bug 
    opened by Morwenn 6
  • Remove

    Remove "Compare" class; just use LessFunc directly

    As discussed in issue #24, the implemetnations of Compare::le() and Compare::gt() were more expensive than they needed to be. As long as LessFunction provides the strict weak ordering that std::sort() requires, we can safely synthesize all four lt/gt/le/gt options with a single call.

    While the simple fix would be to just change their definitions, I went a bit further and removed the Compare class entirely. I don't really think that it provides much, but it does take space in the TimSort object whether it's needed or not -- this could be addressed by some application of the Empty Base Class optimization, but it's a bit awkward)

    I think it was probably done with the intention that having the comparator as a member of this for the core algorithm would be better because it would cut down on the number of function parameters. However, the normal way that the STL's sorting algorithms are implemented is to just pass the comparator down as a parameter to the functions so that the optimizer can just remove it when it's a pure functor. I think if anything forcing it to be an instance member makes this harder.

    I looked at some other tricks to add some syntactic sugar to keep the gt()/lt()/le()/ge() function names (either with some namespaced inline functions or even just with macros) but it just seemed ugly. So instead I just replaced all of the comaprisons with direct calls to the comparator functor.

    opened by mitchblank 5
  • Make timsort work with move-only types.

    Make timsort work with move-only types.

    In C++11, std::sort is supposed to be able to sort collections of mve-only types. This patch adds support for move-only types to timsort. Here is what it changes:

    • More GFX_TIMSORT_MOVE instead of simple copy-assignments.
    • Introduce GFX_TIMSORT_MOVE_RANGE to use the C++11 iterators version of std::move if required and us std::copy instead.
    • Introduce GFX_TIMSORT_MOVE_BACKWARD to use either std::move_backward or std::copy_backward.
    • I also fixed a mistake in an assert message, but that's trivial :p

    However, here is the big deal: I am not 100% sure that the algorithm never reads from a moved-from value. I read the algorithm and checked everywhere that whenever a value was moved-from the algorithm made sure that the iterators point to other non-moved-from values before being dereferenced, but this method has its limits. I also used a derived version of the benchmarks from my sorting library with a move-only type that keeps track of whether it has been moved-from and asserts if we try to read from it if it has been moved-from. Here is the type I used:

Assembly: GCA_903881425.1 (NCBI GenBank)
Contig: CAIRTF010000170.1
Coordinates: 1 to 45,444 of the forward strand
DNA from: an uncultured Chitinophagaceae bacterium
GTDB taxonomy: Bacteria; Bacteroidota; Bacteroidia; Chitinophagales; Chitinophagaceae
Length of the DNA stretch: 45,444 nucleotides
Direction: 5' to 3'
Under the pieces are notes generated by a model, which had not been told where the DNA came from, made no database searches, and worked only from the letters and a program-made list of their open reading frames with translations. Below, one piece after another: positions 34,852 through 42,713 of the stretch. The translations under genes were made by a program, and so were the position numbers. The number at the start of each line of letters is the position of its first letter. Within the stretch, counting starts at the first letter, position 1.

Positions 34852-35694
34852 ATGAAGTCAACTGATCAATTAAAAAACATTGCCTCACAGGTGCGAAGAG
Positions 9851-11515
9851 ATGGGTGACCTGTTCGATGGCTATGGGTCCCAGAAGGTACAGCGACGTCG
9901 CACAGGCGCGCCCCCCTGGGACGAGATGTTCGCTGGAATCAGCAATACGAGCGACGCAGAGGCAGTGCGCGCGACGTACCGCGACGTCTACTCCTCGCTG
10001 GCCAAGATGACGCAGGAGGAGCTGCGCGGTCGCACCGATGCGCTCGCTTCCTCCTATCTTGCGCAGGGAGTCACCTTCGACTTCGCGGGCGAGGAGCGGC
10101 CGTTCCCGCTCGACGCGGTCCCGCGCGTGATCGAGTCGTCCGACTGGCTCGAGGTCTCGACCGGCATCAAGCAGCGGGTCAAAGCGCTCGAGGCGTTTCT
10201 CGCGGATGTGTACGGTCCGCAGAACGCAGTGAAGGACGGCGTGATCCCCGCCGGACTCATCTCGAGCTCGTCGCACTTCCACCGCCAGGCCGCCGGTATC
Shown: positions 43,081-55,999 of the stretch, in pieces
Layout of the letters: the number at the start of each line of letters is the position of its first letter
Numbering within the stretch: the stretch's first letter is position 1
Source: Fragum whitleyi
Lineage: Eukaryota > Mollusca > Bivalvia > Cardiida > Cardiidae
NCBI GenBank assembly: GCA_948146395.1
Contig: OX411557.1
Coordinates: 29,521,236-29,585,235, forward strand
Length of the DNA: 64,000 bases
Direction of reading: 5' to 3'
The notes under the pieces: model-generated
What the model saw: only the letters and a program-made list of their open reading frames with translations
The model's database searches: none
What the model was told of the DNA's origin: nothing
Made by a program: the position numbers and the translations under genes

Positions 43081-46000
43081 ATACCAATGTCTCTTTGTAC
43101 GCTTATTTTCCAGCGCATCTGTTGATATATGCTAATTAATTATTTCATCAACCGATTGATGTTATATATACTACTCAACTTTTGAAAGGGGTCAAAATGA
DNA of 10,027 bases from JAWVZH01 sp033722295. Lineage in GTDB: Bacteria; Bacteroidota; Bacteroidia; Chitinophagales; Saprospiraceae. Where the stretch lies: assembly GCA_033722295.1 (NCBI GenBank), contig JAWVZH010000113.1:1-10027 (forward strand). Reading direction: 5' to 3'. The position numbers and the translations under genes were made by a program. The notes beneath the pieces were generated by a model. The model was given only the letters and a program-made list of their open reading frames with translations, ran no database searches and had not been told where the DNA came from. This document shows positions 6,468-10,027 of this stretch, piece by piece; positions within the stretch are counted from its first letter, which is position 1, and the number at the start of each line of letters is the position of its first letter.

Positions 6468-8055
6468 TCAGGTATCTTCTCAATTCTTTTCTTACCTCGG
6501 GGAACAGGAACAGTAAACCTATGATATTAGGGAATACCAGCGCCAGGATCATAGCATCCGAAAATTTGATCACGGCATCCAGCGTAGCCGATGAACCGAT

template<typename T>
    struct move_only
    {
        // Constructors
    
        move_only() = delete;
        move_only(const move_only&) = delete;
    
        move_only(const T& value):
            can_read(true),
            value(value)
        {}
    
        move_only(move_only&& other):
            can_read(true),
            value(std::move(other.value))
        {
            if (not std::exchange(other.can_read, false))
            {
                std::cerr << "illegal read from a moved-from value\n";
                assert(false);
            }
        }
    
        // Assignment operators
    
        move_only& operator=(const move_only&) = delete;
    
        auto operator=(move_only&& other)
            -> move_only&
        {
            if (&other != this)
            {
                if (not std::exchange(other.can_read, false))
                {
                    std::cerr << "illegal read from a moved-from value\n";
                    assert(false);
                }
                can_read = true;
                value = std::move(other.value);
            }
            return *this;
        }
    
        // Whether the value can be read
        bool can_read;
        // Actual value
        T value;
    };
    

    The benchmark runs several times on arrays of one million element with several data patterns to cover common and not-so-common cases, including arrays filled with random values. After every call to a sort method, it also checks that the resulting array is indeed sorted.

    So, while I couldn't be 100% sure that it never reads from moved-from value (it would require a formal analysis), check the algorithm by hand and running all those tests make me pretty confident that it is safe :)